Madeline Zhu, head of partnerships of WhereIsMyTransport. (Carin Smith, Fin24)
Leipzig – WhereIsMyTransport, an open digital platform founded by students of the University of Cape Town, has won the 2017 Promising Transport Innovation Award at the annual summit of the International Transport Forum (ITF) currently taking place in Leipzig, Germany.
According to ITF secretary general Jose Viegas, WhereIsMyTransport is a ground-breaking project that shows the way to the ‘infostructure’ that will drive mobility in the future.
“Among the many transport related Big Data projects, it stands out in that it considers informal transport, empowers user choice and encourages developing countries to start thinking about data collection and planning,” said Viegas, who was also a member of the award jury.
Madeline Zhu, head of partnerships of WhereIsMyTransport, told Fin24 at the summit that the vision of the company is to rethink mobility in cities in developing countries like South Africa to make public transportation information as accessible to passengers as it would be in first world cities.
WhereIsMyTransport provides information on formally and informally run transport services. It was launched in August 2016 and currently already supports 20 cities in 10 countries in Africa (including Cape Town and Durban) and the Middle East in providing better information about mobility.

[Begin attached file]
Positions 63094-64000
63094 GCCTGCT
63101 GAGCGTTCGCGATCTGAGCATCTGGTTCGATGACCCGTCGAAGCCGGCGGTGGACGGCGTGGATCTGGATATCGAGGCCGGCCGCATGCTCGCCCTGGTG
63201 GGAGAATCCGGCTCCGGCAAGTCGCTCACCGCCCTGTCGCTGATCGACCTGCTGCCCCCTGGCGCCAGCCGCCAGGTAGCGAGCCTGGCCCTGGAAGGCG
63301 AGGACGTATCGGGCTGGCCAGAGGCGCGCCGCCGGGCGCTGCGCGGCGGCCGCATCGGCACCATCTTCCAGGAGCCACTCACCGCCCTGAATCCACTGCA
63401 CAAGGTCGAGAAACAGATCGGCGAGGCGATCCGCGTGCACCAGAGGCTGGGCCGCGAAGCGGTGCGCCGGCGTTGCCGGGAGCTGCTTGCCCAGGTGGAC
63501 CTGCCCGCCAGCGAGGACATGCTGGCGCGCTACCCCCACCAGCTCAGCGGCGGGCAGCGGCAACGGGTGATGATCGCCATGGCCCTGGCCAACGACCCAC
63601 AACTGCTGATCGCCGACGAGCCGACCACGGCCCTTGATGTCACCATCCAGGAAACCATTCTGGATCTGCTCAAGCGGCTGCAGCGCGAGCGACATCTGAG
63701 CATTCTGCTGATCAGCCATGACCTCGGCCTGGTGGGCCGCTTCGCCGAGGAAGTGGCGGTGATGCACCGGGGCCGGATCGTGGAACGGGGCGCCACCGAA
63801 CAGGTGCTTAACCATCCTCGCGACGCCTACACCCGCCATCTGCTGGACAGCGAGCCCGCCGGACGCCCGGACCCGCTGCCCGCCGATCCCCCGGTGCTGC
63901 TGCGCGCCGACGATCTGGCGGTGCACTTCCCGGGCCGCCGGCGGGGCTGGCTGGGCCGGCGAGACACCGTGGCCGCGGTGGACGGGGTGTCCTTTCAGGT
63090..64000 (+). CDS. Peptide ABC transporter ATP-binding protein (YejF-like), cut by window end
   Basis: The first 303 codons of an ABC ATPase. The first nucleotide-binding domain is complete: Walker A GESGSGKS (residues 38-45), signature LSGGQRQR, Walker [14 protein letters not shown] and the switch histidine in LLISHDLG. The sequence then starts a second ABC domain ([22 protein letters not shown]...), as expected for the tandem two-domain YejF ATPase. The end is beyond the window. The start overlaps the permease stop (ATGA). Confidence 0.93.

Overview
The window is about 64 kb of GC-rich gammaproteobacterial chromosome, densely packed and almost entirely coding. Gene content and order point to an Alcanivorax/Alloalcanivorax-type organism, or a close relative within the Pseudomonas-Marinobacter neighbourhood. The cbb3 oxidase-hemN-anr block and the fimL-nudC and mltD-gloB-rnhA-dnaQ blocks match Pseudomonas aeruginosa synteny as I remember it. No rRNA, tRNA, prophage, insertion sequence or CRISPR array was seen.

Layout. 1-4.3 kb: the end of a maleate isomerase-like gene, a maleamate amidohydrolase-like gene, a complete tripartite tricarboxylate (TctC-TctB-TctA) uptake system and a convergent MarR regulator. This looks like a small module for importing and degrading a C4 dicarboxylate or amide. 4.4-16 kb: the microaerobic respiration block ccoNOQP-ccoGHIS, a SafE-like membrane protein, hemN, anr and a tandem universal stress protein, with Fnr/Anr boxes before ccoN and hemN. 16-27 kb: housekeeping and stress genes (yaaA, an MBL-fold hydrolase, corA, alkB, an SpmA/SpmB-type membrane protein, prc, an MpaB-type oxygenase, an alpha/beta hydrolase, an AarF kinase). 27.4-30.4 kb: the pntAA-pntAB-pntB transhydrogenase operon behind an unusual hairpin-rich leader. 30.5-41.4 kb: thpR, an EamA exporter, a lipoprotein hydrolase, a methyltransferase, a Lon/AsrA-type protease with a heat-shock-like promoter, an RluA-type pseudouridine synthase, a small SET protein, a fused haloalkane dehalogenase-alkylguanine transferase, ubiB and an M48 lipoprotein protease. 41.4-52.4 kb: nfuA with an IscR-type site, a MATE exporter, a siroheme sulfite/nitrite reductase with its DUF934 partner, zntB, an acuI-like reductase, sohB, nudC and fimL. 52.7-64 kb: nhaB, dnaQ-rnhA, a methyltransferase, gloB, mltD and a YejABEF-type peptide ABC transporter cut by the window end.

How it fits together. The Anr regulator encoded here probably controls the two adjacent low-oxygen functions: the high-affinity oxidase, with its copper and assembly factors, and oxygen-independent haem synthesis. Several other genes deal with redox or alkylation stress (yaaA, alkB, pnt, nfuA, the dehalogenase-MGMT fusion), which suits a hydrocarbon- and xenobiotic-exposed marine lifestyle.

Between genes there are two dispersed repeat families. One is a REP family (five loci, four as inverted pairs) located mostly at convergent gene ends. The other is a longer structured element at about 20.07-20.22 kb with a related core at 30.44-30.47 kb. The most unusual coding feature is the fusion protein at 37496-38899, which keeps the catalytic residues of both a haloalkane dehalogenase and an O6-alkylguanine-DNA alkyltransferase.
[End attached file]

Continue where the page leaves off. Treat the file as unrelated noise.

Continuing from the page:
The platform centralises mobility data anyone can build upon to provide transport information. It can also be used to develop software products like mobility apps for transport users, or to analyse metrics to improve transport provision.
According to Zhu, the company works with transport operators, cities and governments to deliver innovations that make mobility services easier to use. Their research includes information on minibus taxi services and routes as well, for instance.
“It is estimated that in Africa as much as 80% of public transport can be informally run transport. That is why we have calculated that transport uncertainty in South Africa alone has an annual economic cost of about $104bn,” explained Zhu.
The WhereIsMyTransport platform was built to accept data in any format and live coordinates from any kind of device. Cape Town – where most of those running the company are still based – became the first city to have both its formal and informal transport mapped and the data openly available since early in 2017.
“For us it is about enabling critical decision-making and for cities to be able to leverage existing infrastructure they already have,” said Zhu.
“We think openness is crucial for going forward and more than 300 people have already signed up to work with our platform to develop their own products since August 2016. Because we are open, we have a modular licensing structure and the platform is run like a business.”
For WhereIsMyTransport the crux is about public private partnerships and to work with governments. Zhu pointed out, though, that rigid public procurement processes often make it difficult for young tech start-ups to survive the initial procurement timeline.
* Fin24 is a guest of the ITF at its summit.